At-Home with Me and IVIG

Tis Thursday yet again! Has anyone else noticed that the weeks just keep flying by faster and faster? No doubt that my perception of the fleeting time is due to the fact that I’m teaching three classes at Bridgewater this semester, Taylor has been on a business traveling spree (which is thankfully due to end next week), and I now have to devote about 10 hours of each week to at-home IVIG infusions.

What's hiding inside my handy IVIG travel bag? 600ml of fluid and the hardest working IV pump in North Providence.

So, I’ve been talking about these IVIG (short for intravenous immunoglobulin) infusions for the past few weeks, but haven’t felt as if I’ve given them their proper introductions. Since NAIT, the condition that is affecting this pregnancy (and my pregnancy with Clara, unbeknownst to us), causes my body to form antibodies that cross through the placenta and attack my unborn baby’s platelets, I need to undergo IVIG therapy to reduce the probability of the baby suffering from a low platelet count (or thrombocytopenia). So, on Monday and Friday afternoons, my nurse, Jules, comes to our house and administers the IVIG. The whole process takes anywhere from five to five and a half hours from start to finish. Why does it take so long? Well, because your body can only tolerate so much immunoglobulin at once, the infusion begins at a very slow rate, which continues to incrementally increase over the duration of the treatment.

The treatments are painless (except for the very end when Jules has to remove the tape holding in the IV — that really is the worst part) and have seamlessly incorporated themselves into our busy lives. I would have to say that this easy transition should definitely be credited to the IVIG company, IGG America, that set me up with my home care. They really have been superb. Every week they send me my two bags of IVIG — which I promptly toss in the refrigerator — and all of the supplies that I need for the infusions (needles, pump, bandages, my premedications, a handy bag that enables me to carry around the bag and pump, etc.). So, at 12:30 on the dot on Mondays and Fridays, Jules pulls up to my house, gets her supplies ready, gives me my pre-meds and starts the IV. Then, we plop down at my kitchen table and ready ourselves for about four and half hours of chit-chat and body temperature and blood pressure monitoring. In order to ensure that my body is tolerating the IVIG well, Jules needs to take my temperature and blood pressure on a regular basis throughout the infusion.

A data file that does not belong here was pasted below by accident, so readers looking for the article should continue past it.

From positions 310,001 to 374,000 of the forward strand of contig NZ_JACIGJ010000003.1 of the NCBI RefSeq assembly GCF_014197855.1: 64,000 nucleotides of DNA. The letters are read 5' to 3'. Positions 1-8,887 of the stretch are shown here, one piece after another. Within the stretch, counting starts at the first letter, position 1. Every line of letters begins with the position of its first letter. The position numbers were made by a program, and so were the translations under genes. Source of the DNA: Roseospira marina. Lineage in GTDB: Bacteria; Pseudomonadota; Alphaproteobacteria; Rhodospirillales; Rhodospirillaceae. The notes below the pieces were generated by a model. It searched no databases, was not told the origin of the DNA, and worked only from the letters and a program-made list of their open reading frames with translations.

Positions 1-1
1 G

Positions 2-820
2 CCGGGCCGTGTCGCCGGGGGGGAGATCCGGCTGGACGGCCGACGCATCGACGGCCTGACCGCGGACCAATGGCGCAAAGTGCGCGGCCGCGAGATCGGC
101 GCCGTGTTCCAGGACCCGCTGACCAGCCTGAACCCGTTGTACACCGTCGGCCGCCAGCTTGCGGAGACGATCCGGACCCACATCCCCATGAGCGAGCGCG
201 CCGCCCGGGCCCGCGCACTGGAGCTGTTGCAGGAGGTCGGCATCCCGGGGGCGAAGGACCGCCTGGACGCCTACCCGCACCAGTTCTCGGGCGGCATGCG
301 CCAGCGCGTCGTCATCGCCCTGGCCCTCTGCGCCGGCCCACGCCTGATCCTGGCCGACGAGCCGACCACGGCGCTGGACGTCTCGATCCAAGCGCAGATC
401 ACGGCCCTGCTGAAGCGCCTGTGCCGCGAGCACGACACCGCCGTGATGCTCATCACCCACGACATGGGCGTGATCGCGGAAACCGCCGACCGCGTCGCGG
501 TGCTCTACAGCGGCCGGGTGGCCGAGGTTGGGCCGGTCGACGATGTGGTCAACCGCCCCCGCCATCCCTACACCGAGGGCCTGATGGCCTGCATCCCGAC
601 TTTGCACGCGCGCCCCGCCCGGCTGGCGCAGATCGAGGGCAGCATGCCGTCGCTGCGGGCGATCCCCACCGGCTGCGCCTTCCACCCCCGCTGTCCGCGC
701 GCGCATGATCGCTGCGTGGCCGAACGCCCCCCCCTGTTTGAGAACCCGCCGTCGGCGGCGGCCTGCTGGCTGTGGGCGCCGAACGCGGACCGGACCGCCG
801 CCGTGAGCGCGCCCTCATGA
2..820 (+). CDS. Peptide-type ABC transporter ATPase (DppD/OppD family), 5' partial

Before this whole process started, my two biggest concerns with the home infusions were that they were going to be ultra time-consuming (six hours or more) and cause a major disruption to our home life. Thankfully, I was able to schedule the infusions for the days that I teach, so that my sister can care for Clara while I get my treatments. Surprisingly enough, I am able to do quite a bit with a needle stuck in my arm for up to five hours at a time, but I can’t lift Clara up or chase after her like I can on my IV-free days. To date, I’ve spent a lot of my infusion time getting to know Jules, prepping for class, grading and catching up on my web surfing. Last Friday night, I was even able to prepare dinner while being infused (thanks to the little red and black bag seen to the right). Jules has reassured me that I can really do anything (with the exception of gardening — I don’t who would be possessed to play in the dirt with an IV in their arm…) during my infusions, and as it turns out, she’s been right so far. I’m hoping to get back into some daring baking once the semester is over. It really would be daring to bake while carrying around a small pump and bag of fluid, wouldn’t it? :0)

So, there you have it: A brief orientation to an at-home IVIG infusion. I’m having my fourth home infusion tomorrow morning and have already reached my water quota for the day. Thankfully, this process is only going to last until late-February, when I deliver our little girl. But to be completely honest, I actually look forward to my treatments every week. To me, it really is a small sacrifice that I’m making to ensure that my new daughter will have the opportunity to make a smooth entrance into this world…

This definitely beats being infused in a hospital bed!

Up next week: A closer look at the NAIT study that the data being gathered from my pregnancy will contribute to.   

Having a burning question about NAIT or IVIG? Feel free to post it in the comments. I’m more than happy to answer any and all questions about my pregnancy and its unique characteristics. :0)

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2 thoughts on “At-Home with Me and IVIG

  1. I am deeply moved and more than filled with admiration of the great courage you demonstrate on behalf of your soon to be born little girl, who through the pain and commitment you endure to insure, with God’s a help. her entering the world as a healthy and precious addition to your obviously very special family.

    I am a friend of your grandmother Joan, who is a beautiful, ,loving and courageous humand being. It is obvious that your value system and your love of uour children is a product of your heritage and the depth of your compassinate humanity and a heart full of love.

    God bless you, your husband, Clara and the additional blessing that will soon with you.

    Ed Weygand

    • Thank you so much for your kind message, Ed. Thanks for reading my blog! I really appreciate your support and your thoughtful words. Also, I conpletely agree that Joan is a beautiful, loving and courageous woman. We love her dearly. And it sounds like she has found a great friend in you. ❤

      I wish you a very happy and healthy holiday season! Hope to meet you in person sometime in the near future. :0)

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